Finally, user attributes 26, 28, and 30 are each associated with an individual end user and may be utilized to provide a private view of the status of an individual mail object. For example, a mail object may be "Opened" by any user having access; however, the object may not be "Seen" by a user who has not previously opened the mail object. In this manner, the status of a shared electronic mail object may be accurately determined with regard to a particular end user.
In accordance with the method of the present invention, each set of attributes is continually modified by the activities of individual end users in order to update the status of each shared mail object. Additionally, the "status" of a mail object may disclose more than the transmission and receipt status of electronic mail. For example, the user set attributes may be utilized to provide action items which are only visible to a particular set of end users, based upon the nature of the action item. Similarly, user attributes may be utilized to provide personal reminder notes placed by a particular user which are then private to that user and not visible to other users.
With reference now to FIG. 3, there is depicted a logic flowchart illustrating the association of multiple status attribute lists with the receipt of an electronic mail object. As may be seen, the process begins at block 40 which illustrates the receipt of electronic mail from the network which is placed into the electronic mail-basket of a particular end user within a group of end users. Next, as depicted in block 42, the shared attributes are set based upon the public view profile which is determined by the recipients of the shared mail object. Thereafter, the user set attributes are set based upon any group view profiles which may have been defined by the mail object owner, as described above and as illustrated in block 44. Finally, the user attributes are set, as depicted in block 46. The user attributes are set based upon the private view profile which is established by any end user having access to the shared mail object.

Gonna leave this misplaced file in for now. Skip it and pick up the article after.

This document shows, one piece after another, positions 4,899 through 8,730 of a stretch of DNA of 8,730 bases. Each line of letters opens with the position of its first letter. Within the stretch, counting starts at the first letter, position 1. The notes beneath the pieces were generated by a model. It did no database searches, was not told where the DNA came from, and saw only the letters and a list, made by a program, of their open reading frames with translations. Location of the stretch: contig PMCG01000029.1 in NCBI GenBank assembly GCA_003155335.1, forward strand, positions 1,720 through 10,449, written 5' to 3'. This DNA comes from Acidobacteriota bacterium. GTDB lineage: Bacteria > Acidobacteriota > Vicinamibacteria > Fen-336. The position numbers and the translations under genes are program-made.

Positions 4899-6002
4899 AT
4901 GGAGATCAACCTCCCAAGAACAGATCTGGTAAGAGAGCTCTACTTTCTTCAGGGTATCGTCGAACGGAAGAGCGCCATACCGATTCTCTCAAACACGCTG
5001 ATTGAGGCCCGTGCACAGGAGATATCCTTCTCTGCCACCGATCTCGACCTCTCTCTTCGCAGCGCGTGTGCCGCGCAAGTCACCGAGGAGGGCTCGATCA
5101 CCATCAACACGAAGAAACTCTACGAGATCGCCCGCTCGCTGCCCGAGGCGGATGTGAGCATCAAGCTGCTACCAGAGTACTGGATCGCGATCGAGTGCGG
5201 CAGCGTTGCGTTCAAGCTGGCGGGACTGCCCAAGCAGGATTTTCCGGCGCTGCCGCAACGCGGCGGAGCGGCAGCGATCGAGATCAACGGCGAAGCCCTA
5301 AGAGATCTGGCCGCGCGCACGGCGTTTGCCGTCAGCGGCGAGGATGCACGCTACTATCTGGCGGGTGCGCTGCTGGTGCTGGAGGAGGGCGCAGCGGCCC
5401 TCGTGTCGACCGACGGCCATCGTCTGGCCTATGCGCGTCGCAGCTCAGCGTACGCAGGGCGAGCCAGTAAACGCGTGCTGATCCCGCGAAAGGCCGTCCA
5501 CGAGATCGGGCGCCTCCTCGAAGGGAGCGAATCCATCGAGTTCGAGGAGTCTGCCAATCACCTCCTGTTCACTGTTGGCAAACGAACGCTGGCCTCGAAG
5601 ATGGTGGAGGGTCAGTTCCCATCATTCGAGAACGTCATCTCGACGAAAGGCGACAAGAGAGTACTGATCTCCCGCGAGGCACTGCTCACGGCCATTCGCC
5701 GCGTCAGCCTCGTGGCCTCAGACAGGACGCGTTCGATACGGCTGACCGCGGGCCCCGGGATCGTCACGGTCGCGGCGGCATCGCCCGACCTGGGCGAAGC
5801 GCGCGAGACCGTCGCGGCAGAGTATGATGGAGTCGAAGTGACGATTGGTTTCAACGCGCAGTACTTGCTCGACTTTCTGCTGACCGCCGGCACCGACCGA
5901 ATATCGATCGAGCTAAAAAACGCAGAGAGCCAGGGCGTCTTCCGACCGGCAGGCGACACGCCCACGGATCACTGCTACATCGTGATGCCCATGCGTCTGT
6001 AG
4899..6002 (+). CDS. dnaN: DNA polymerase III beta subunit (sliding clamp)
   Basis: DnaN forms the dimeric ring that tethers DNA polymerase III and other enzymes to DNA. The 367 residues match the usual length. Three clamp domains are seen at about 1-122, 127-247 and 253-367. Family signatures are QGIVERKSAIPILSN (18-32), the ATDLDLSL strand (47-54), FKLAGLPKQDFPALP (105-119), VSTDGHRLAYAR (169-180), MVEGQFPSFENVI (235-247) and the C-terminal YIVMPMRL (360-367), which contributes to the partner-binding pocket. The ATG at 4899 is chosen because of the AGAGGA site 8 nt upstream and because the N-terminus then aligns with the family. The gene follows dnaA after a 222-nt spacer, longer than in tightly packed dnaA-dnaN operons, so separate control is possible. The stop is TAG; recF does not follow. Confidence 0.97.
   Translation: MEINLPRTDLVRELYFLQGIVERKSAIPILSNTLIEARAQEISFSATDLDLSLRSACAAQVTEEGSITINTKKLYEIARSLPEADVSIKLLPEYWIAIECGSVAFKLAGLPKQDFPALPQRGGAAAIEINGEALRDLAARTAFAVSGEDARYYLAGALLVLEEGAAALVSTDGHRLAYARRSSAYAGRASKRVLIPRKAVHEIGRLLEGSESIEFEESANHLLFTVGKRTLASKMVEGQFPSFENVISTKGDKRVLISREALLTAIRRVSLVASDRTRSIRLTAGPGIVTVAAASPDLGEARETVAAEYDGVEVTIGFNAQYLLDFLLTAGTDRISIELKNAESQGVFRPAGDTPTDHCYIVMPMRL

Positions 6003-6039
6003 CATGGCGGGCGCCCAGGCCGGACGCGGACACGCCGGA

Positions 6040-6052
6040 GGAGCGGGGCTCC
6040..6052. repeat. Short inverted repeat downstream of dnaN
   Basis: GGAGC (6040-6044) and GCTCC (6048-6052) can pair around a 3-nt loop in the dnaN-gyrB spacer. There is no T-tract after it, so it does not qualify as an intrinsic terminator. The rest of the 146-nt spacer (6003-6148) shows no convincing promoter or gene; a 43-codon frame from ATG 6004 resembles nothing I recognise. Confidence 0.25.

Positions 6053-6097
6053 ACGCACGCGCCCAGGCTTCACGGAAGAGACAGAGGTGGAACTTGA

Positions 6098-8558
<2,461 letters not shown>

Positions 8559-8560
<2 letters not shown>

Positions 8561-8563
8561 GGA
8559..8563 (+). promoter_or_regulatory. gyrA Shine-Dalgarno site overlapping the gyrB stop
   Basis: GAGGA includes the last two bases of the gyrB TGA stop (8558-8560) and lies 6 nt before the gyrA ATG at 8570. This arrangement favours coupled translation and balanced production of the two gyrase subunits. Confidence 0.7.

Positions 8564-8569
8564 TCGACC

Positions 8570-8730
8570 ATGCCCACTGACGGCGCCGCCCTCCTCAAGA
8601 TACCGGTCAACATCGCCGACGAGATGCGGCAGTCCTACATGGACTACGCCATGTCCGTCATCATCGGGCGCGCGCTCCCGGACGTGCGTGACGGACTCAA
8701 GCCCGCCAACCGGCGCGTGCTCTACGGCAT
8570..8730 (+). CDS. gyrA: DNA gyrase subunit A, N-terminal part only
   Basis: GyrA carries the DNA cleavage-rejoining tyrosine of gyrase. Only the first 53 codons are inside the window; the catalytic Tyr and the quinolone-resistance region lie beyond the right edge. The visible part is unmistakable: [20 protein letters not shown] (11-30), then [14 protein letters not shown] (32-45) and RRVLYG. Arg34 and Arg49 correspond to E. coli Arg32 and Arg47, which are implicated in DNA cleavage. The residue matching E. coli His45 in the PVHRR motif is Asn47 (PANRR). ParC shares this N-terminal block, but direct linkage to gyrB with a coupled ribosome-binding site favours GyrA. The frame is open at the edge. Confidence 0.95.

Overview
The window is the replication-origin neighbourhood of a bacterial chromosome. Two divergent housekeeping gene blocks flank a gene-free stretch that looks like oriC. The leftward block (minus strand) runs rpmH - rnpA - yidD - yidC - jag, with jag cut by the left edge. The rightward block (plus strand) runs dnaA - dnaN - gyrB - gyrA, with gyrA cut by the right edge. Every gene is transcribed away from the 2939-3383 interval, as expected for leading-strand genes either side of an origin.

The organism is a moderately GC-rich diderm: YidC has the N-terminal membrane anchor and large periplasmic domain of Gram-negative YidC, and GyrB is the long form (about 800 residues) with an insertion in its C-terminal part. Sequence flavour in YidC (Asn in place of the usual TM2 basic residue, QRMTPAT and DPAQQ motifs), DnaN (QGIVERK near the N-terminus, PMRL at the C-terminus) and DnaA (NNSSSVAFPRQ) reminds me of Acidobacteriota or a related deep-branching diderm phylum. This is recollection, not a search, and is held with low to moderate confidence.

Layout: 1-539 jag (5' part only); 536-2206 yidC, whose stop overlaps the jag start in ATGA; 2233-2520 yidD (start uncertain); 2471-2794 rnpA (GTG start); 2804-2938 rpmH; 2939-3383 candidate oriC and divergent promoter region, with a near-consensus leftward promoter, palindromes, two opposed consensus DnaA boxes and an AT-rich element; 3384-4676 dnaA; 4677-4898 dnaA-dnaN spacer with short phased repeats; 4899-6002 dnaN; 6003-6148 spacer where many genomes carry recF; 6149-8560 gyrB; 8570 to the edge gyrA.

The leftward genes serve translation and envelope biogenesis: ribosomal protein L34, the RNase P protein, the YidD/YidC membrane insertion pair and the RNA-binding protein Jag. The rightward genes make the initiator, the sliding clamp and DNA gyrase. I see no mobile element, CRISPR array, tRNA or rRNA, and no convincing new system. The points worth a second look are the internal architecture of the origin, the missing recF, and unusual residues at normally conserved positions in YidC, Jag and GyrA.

Thereafter, as illustrated in block 48, certain automatic actions may be performed based upon the public view profile. For example, a mail waiting notification may be sent to all affinity users after the receipt of a mail object. Similarly, certain automatic actions based upon the group view profile may be accomplished, as depicted in block 50. One such example may be the placing of action items for a particular defined user set, as defined above. Finally, certain automatic actions may be accomplished based upon the private view profile which has been established, as illustrated in block 52. Thereafter, the process terminates, as illustrated in block 54.